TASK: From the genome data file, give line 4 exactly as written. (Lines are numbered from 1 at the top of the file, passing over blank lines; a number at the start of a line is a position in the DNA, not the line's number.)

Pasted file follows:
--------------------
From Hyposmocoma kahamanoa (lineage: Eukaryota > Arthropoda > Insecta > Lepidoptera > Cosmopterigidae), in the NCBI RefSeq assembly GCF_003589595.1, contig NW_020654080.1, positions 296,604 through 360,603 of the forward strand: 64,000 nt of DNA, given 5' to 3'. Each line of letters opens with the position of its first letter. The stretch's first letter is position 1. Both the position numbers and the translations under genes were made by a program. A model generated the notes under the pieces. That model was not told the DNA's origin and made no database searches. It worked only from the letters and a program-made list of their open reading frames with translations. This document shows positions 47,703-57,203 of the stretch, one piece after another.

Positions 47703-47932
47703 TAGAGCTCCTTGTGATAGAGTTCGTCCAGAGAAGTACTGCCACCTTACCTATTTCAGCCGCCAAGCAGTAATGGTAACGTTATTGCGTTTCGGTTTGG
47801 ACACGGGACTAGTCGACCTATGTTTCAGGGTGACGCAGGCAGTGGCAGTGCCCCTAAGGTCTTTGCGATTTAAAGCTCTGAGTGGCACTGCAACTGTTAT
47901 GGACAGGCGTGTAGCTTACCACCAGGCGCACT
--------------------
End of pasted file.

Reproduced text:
47801 ACACGGGACTAGTCGACCTATGTTTCAGGGTGACGCAGGCAGTGGCAGTGCCCCTAAGGTCTTTGCGATTTAAAGCTCTGAGTGGCACTGCAACTGTTAT